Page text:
Apr 20,2007 00:00
The redesigned Mitsubishi Lancer is more than an evolutionary sedan, but it is an Evolution.
When Mitsubishi and DaimlerChrysler parted ways toward the end of 2005, this platform was under development by Mitsubishi for the new Lancer and a few Chrysler vehicles, such as the Jeep Compass and Dodge Caliber.
Of course, the Evo engineers tuned the chassis to suit what would become their next little supercar (due out in early 2008). And that effect is what can be felt on the road in this all-new Lancer. The car is tight and isolated from road harshness.
Reinforcements added over the years to the previous generation Lancer were built into this one, with more use of high-strength and ultra-high-strength steel. The car is 2.6 inches wider and half an inch longer on a wheelbase that is 1.4 inches longer. It shares the architecture with the Outlander crossover SUV, but not its desirable six-speed automatic transmission or 3-liter V-6, yet.
For a simple, compact-class sedan, the handling is responsive and balanced. The cabin is open and feels larger than the competition and the long wheelbase gives a smoother ride than seems possible for an inexpensive car.
Sold in three trim levels, pricing ranges from a low of $14,615 to $19,115 for a top-line GTS with CVT. The midrange ES will run $18,000 "popularly equipped."
All models come with a new 2-liter, four-cylinder engine. Rated 152 horsepower for much of North America, it is trimmed to 143 horses in California and those Northeastern states with stricter air-quality standards. The sacrifice of power earns the engine a PZEV - partial zero-emission vehicle - rating for clean living.
The DE model is base transportation with rear drum brakes, optional ABS and electronic brake distribution and no air conditioning. (Mitsubishi insists it has buyers in Alaska and Canada who don't want air conditioning as a standard item.) The AC and Power Package, $1,100, also adds anti-lock brakes, power door locks and driver's window auto-up function.
Standard safety features for all models include dual-stage front air bags, side curtain air bags, driver's knee bag and front-seat-mounted side-impact bags. Power windows, too, are standard and considered a safety at Mitsubishi. They are urged by consumers who want the security of being able to lower and raise the glass quickly when going through the drive-through ATM, toll booths, etc.
The ES model will be the big seller and with many more conveniences, including air conditioning with pollen filter, center floor console with armrest, floor mats, front map lights, height-adjustable driver's seat, cruise control with steering wheel control, 16-inch alloy wheels, more chrome and door handles and mirrors in the body color.
The GTS adds such enhancements as sport bucket seats, tighter suspension with a strut-tower brace, leather-wrapped steering wheel and shifter, fog lights, more chrome inside and 18-inch alloy wheels, which are a handsome customizing touch with the front and side air dams.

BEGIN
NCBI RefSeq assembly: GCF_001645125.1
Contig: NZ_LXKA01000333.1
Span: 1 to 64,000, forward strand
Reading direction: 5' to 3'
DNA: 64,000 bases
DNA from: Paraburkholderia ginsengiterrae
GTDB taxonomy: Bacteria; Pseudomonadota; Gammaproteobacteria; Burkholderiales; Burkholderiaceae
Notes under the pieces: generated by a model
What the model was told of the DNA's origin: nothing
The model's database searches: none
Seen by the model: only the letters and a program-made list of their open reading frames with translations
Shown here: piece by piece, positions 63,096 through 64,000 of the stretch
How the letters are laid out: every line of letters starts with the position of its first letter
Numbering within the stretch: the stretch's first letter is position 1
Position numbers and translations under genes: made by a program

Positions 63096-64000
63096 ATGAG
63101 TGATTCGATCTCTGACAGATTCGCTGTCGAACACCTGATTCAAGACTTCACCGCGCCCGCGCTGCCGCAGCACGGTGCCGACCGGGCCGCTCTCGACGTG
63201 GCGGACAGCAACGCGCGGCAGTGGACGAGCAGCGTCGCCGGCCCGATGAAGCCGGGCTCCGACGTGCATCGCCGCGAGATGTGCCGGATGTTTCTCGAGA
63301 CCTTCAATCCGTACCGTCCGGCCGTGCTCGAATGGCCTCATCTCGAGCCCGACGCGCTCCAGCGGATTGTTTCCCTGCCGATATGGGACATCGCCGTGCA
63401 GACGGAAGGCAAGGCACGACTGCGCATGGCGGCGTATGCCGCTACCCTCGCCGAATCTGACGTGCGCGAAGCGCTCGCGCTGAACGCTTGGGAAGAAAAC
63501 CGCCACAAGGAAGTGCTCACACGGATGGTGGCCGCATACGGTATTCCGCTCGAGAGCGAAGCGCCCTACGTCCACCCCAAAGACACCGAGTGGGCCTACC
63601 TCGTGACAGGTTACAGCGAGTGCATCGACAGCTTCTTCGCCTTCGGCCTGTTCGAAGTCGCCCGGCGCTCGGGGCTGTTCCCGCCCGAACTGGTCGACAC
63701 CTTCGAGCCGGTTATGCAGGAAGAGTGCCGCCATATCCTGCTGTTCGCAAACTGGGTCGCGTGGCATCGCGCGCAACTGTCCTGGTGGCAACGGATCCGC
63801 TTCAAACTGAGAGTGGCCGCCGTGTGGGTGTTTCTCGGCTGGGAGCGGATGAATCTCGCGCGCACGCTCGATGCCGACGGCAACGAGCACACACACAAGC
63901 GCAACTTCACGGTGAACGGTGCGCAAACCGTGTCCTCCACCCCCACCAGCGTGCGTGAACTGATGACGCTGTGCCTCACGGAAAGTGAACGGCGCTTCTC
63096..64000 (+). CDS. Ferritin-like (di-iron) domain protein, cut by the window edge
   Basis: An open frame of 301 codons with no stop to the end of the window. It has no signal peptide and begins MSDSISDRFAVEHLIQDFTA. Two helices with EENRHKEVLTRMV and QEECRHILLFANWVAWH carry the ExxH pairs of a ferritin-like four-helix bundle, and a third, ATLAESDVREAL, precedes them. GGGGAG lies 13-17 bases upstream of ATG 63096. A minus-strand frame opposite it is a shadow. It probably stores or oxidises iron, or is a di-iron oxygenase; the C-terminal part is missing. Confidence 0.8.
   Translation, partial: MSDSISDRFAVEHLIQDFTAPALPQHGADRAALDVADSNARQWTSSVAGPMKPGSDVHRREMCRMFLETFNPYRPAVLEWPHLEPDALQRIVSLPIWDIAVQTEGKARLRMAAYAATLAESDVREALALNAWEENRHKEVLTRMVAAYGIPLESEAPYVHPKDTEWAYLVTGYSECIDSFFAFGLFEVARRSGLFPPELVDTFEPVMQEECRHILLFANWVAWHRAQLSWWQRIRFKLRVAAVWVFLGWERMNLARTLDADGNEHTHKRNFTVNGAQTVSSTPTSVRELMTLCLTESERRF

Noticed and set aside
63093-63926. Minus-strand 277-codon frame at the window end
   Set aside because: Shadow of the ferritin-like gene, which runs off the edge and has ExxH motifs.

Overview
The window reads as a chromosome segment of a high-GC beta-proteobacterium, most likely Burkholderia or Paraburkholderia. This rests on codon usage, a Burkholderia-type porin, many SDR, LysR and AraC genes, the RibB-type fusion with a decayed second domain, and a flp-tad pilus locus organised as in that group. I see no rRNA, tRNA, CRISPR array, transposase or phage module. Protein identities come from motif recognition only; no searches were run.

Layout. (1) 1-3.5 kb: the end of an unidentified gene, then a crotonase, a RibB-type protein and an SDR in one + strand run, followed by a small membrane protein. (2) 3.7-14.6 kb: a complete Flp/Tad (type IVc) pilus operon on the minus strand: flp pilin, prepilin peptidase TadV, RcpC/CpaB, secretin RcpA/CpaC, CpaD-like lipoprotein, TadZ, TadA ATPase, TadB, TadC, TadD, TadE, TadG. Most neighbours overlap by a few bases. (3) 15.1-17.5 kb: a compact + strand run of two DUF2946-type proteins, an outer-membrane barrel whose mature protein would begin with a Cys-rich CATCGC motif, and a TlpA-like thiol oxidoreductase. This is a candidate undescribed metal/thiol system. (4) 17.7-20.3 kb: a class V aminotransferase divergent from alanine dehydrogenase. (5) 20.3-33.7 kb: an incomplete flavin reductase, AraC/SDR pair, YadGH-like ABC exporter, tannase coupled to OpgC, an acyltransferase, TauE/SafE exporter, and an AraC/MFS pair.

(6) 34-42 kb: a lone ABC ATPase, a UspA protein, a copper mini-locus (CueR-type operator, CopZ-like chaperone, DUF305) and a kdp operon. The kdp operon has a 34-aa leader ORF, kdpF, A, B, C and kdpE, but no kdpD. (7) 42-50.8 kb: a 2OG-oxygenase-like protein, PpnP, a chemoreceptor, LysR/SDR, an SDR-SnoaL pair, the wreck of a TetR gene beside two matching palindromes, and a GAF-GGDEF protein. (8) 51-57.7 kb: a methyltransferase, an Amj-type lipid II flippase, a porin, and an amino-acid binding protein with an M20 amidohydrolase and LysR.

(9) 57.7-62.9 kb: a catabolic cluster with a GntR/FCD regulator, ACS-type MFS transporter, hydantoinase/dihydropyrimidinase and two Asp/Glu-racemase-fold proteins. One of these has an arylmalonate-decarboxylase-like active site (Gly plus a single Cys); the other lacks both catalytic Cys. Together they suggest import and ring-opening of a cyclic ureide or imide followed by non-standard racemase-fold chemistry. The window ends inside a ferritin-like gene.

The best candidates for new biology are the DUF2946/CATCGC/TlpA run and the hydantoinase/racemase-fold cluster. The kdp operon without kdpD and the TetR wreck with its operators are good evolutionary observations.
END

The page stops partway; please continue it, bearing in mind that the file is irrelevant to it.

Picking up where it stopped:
There are two main option groups.
The Sun & Sound Package (ES and GTS only, $1,500) adds a 650-watt Rockford-Fosgate audio system with six-disc in-dash CD changer, MP3 input jack, power glass sunroof with sunshade and Sirius satellite radio.
The Navigation and Technology Package (GTS only, $2,000) adds Fast Key entry system, a 30-gigabyte hard-drive satellite GPS system with 7.5-inch touch panel, digital music server and single-disc DVD player.
The plastics, fabrics and other interior materials are a huge improvement over recent Mitsubishi quality, but not a benchmark. The preproduction test cars I drove at the national media launch showed some gaps and misalignment of a panel or two, but final production was two months away at the Mizushima plant in Japan.
Visibility is good over the low hood, but sightlines can get complicated at the long windshield "A pillars." There is a good supply of storage areas, including bottle holders in the door panels. The back seat is raised for visibility and the seat bottom is well padded and long enough for adult thigh support. The ES and GTS have a 60/40 folding seat back, enhancing a trunk of usable proportions.
Highway driving with the five-speed manual has the engine spinning at 3,000 to 3,500 rpm and higher. A sixth gear would quiet that down to below 3,000 rpms. But double and triple synchronizers in the gearbox and a shortened shift mechanism really do make for enjoyable shifting.
The continuously variable automatic is a one-mode system in the DE model, but it is upgraded with a manual-mode Sportronic in the ES and GTS models. The system simulates six steps to simulate gear changes, engaged by magnesium paddle shifters at the steering wheel.
The CVT is compact, lightweight and efficient for controlling emissions and fuel economy, but the one-mode CVT lacks zip and struggles with the Evinrude outboard-motor effect. Step on the gas, the engine revs and the car catches up with the sound, which is a moan. And the moan can escalate to frantic when pushed.
The CVT is at its most comfortable in low-stress driving conditions. In a mix of freeway and state route driving, the on-board computer indicated 30 mpg.
Next year, Lancer will graduate to a 2.4-liter four-cylinder, which may boost CVT performance, and there's the possibility of a 3-liter V-6 in the near future.
Copley News Service